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YOUNG WEIGHTLIFTERS - Contributed by Eric Midkiff

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7 okt 2002
YOUNG WEIGHTLIFTERS - Contributed by Eric Midkiff

Q: How old must a child be to begin weight training?

A: There is no set age. When a child is old enough to demonstrate an interest and follow the simple instructions required to engage in progressive resistance training, the child may begin lifting. According to Kraemer and Fleck, a child may be introduced to basic exercises with little or no weight, at seven years of age, assuming both resistance and volume are low.

7.2 Q: I have heard that weightlifting will stunt the growth of children, is this true?

A: No. People often refer to the premature closure of the epiphyseal plates, which is generally seen only in children who suffer an injury at the epiphyseal plate before they finish the growth process. However, these injuries are extremely rare, and occur even more rarely in weight training children. And while exercise has no effect on the lengthening of bones, it can increase bone density, which increases the strength of the bones and reduces the risk of injury.

7.3 Q: Will weight training actually benefit my child?

A: Yes. Even prepubescent children can make significant strength gains by following a progressive resistance program.

7.4 Q: I do not want my child to get too big and muscular. How do I avoid this?

A: A child does not produce enough of the hormones necessary for muscle growth to "get big." While a child engaging progressive resistance exercise will certainly get stronger, most of the strength increases are due to neurological factors.

7.5 Q: I have a daughter who wants to begin lifting weights, but will she wind up looking like a man?

A: No. Most women do not have the capability to build anywhere near the amount of muscle a man can, and this is even more the case in young women. The masculinization that can occur in some female athletes is secondary to the use of AAS, which any child should avoid, regardless of coïtus.

7.6 Q: Will my child get hurt lifting?

A: Not likely, but the risk of injury is present in any physical activity.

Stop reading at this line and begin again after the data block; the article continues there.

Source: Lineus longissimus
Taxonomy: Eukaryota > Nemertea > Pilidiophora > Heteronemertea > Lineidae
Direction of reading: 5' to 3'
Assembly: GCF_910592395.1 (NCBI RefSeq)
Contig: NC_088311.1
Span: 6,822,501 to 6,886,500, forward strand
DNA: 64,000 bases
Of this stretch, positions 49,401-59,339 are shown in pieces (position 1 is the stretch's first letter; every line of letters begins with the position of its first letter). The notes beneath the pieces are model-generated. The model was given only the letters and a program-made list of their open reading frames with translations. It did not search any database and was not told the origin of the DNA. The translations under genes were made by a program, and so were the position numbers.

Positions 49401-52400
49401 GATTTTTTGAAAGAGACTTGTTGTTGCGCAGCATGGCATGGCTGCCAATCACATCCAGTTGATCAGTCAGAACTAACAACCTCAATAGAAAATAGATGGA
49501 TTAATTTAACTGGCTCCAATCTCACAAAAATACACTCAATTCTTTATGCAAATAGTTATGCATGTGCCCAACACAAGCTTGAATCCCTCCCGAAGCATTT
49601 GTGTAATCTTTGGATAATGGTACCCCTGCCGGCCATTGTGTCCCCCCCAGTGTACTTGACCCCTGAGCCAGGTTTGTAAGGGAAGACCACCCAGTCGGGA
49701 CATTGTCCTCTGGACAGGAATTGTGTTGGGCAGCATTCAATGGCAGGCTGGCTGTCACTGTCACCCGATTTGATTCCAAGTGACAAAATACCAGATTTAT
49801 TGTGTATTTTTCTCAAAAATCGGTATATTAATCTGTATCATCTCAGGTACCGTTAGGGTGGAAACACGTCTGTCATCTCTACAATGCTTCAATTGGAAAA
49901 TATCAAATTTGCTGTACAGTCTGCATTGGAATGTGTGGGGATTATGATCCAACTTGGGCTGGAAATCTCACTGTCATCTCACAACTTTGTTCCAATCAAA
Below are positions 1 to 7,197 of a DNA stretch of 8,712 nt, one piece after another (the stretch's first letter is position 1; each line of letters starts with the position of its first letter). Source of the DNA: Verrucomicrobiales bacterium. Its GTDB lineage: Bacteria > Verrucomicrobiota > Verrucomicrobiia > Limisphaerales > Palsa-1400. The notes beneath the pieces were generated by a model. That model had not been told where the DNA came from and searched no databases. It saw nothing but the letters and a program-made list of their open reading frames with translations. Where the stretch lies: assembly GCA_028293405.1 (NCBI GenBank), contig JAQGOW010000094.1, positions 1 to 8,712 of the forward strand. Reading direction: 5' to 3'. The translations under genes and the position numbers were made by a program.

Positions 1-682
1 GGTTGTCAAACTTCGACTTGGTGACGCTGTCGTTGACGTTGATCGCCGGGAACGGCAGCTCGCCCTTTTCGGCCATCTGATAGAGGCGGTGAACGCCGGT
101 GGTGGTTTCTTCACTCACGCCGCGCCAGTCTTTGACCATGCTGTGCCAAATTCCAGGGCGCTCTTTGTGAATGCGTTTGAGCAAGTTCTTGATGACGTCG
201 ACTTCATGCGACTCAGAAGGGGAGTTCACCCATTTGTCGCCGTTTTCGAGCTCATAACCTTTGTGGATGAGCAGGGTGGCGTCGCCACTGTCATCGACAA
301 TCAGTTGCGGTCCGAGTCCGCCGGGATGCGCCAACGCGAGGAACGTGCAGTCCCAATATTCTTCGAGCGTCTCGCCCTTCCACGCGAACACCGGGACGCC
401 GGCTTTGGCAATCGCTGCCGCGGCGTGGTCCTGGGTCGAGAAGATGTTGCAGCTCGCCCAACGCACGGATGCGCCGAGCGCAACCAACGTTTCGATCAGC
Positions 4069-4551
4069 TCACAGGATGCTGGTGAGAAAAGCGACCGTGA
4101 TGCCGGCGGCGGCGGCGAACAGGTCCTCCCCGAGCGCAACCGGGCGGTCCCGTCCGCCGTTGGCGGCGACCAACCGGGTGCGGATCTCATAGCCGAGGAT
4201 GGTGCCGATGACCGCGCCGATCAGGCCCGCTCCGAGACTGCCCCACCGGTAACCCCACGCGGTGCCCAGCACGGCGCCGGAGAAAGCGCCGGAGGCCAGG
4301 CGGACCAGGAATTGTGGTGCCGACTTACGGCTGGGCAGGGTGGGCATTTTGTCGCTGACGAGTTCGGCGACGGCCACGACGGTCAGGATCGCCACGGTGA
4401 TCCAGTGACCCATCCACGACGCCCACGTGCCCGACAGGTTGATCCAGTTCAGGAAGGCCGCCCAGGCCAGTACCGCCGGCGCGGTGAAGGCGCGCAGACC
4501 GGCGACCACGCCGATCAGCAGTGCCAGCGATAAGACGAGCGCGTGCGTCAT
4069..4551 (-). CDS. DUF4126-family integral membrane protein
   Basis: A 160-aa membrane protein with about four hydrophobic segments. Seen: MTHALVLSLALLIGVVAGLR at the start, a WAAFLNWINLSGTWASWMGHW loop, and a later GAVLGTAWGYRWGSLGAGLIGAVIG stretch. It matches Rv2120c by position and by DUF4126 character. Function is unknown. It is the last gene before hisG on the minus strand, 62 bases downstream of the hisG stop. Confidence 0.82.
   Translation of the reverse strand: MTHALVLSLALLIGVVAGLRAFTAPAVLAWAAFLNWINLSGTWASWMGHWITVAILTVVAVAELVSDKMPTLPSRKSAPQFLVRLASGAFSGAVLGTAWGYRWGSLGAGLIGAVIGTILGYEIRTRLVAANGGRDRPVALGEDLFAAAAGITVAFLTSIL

7.7 Q: What sort of guidelines should I follow when designing a progressive resistance program for my child?

A: In 1985, a workshop consisting of eight different professional organizations (the American Orthopaedic Society for Sports Medicine, the American Academy of Pediatrics, the American College of Sports Medicine, the National Athletic Trainers Association, the National Strength and Conditioning Association, the President's Council on Physical Fitness and Sports, the Society of Pediatric Orthopaedics, and the U. S. Olympic Committee established specific guidelines regarding weight training for the young athlete:

7.8 Equipment
1. Strength training equipment should be of appropriate design to accommodate the size and degree of maturity of the prepubescent.
2. It should be cost effective.
3. It should be safe, free of defects, and inspected frequently.
4. It should be located in an uncrowded area free of obstructions with adequate lighting and ventilation.

7.9 Program Consideration
1. A preparticipation physical exam is mandatory.
2. The child must have the emotional maturity to accept coaching and instruction.
3. There must be adequate supervision by coaches who are knowledgeable about strength training and the special problems of prepubescents.
4. Strength training should be part of an overall comprehensive program designed to increase motor skills and level of fitness.
5. Strength training should be preceded by a warm-up period and followed by a cool-down.
6. Emphasis should be placed on dynamic concentric contractions.
7. All exercises should be carried through a full range of motion.
8. Competition is prohibited.
9. No maximum lift should ever be attempted.

7.10 Prescribed Program
1. Training is recommended two or three times a week for 20- to 30-minute periods.
2. No resistance should be applied until proper form is demonstrated. Six to fifteen repetitions equal one set; one to three sets per exercises should be done.
3. Weight resistance is increased in 1- to 3-lb. increments after the prepubescent does 15 repetitions in good form.

1 Kraemer, W. J., & Fleck, S. J. (1993). Strength Training for Young Athletes. Champaign, IL: Human Kinetics.
2 Larson, R. L., & McMahan, R. O. (1966). The Epiphyses and the Childhood Athlete. Journal of the American Medical Association, 196, 607-612.
3 Weltman, A., Janney, C., Rians, C. B., Strand, K., Berg, B., Tippitt, S., Wise, J., Cahill, B. R., & Katch, F. I. (1986). The effects of hydraulic resistance strength training in pre-pubertal males. Medicine and Science in Sports and Exercise, 18, 629-638.
4 Strength training in children and adolescents. Webb, D. R.,Pediatr Clin North Am, 37(5):1187-210 1990 Oct.
5 Pfeiffer, R. D., & Francis, R. S.. (1986). Effects of strength training of prepubescent, pubescent, and post pubescent males. Physician and Sports Medicine, 14(9), 134-143.
6 Neuromuscular adaptations following prepubescent strength training. Ozmun, J. C., Mikesky, A. E., Surburg, P. R., Med Sci Sports Exerc, 26(4):510-4 1994 Apr.
7 Clapp, A. J., Murray, T. D., Walker, J. L., Rainey, D. L., Squires, W. G., & Jackson, A. S. (1995). The effect of six weeks of resistance training on isometric and isotonic strength in adolescents. Medicine and Science in Sports and Exercise, 27(5), Supplement abstract 118.
8 Weight-training injuries in adolescents. Risser, W. L., Risser, J. M., Preston, D. Am J Dis Child, 144(9):1015-7 1990 Sep.
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